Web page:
Foreign policy is also strongly affected by politics. In the United States, the president sets foreign policy, and when a new president comes in, there is often a new foreign policy. What this means is that every four or eight years, foreign policy can shift dramatically, and this leaves the United States, at least, without any consistent plan or trajectory to deal with the world around it. And as if that weren't enough of a problem, while the president sets foreign policy, Congress can refuse to fund foreign policy endeavors, for political reasons, usually, and this further adds to the inconsistency of how the United States functions in the world.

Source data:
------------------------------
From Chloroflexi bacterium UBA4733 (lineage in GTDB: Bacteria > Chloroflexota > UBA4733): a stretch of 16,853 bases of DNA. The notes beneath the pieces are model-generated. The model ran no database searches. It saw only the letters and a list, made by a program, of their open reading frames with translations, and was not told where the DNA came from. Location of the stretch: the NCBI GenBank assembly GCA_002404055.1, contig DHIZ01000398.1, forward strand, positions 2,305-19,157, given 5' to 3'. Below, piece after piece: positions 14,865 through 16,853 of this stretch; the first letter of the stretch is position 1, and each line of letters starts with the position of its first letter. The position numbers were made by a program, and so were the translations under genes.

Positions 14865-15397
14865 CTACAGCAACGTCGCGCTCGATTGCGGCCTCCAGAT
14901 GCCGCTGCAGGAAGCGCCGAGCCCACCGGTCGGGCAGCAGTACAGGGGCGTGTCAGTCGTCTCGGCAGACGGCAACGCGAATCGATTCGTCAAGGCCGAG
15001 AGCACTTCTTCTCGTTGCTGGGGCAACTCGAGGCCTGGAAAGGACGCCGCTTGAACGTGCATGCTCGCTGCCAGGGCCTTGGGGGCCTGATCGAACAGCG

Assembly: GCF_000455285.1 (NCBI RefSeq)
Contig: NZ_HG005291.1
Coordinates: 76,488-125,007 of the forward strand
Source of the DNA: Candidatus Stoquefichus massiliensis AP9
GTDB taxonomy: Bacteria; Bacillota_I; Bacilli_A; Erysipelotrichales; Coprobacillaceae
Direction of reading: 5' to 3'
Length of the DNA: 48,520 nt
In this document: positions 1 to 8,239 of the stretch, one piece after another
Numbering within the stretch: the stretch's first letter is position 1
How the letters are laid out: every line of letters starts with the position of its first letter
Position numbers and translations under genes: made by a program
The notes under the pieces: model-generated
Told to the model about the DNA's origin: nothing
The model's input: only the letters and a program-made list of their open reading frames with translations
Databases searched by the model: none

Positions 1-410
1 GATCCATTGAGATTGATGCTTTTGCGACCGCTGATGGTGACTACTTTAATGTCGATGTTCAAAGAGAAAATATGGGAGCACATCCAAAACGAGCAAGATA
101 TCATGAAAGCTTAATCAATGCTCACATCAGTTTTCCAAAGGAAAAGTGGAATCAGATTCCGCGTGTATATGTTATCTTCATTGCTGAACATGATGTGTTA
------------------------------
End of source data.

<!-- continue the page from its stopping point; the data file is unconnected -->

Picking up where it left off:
The two main factors that cause foreign policy to change over the years are external factors and internal factors.
At times, the situation in the world can change and foreign policy can change with it. For example, US foreign policy towards the Soviet Union changed as Gorbachev came to power and started his reforms.
At other times, factors within a given country can change, affecting foreign policy. As an example of this, people in the United States got tired of the war in Iraq, thus causing foreign policy towards Iraq to change. This helped to lead to the situation we are now in where we have very few troops in Iraq. The same appears to be happening in Afghanistan.
This is a very broad question... what nations foreign policy are you looking at? Generally speaking, foreign policy changes are a result of changes in a nations interests. What those interests are and how they influence foreign policy depends on the nation.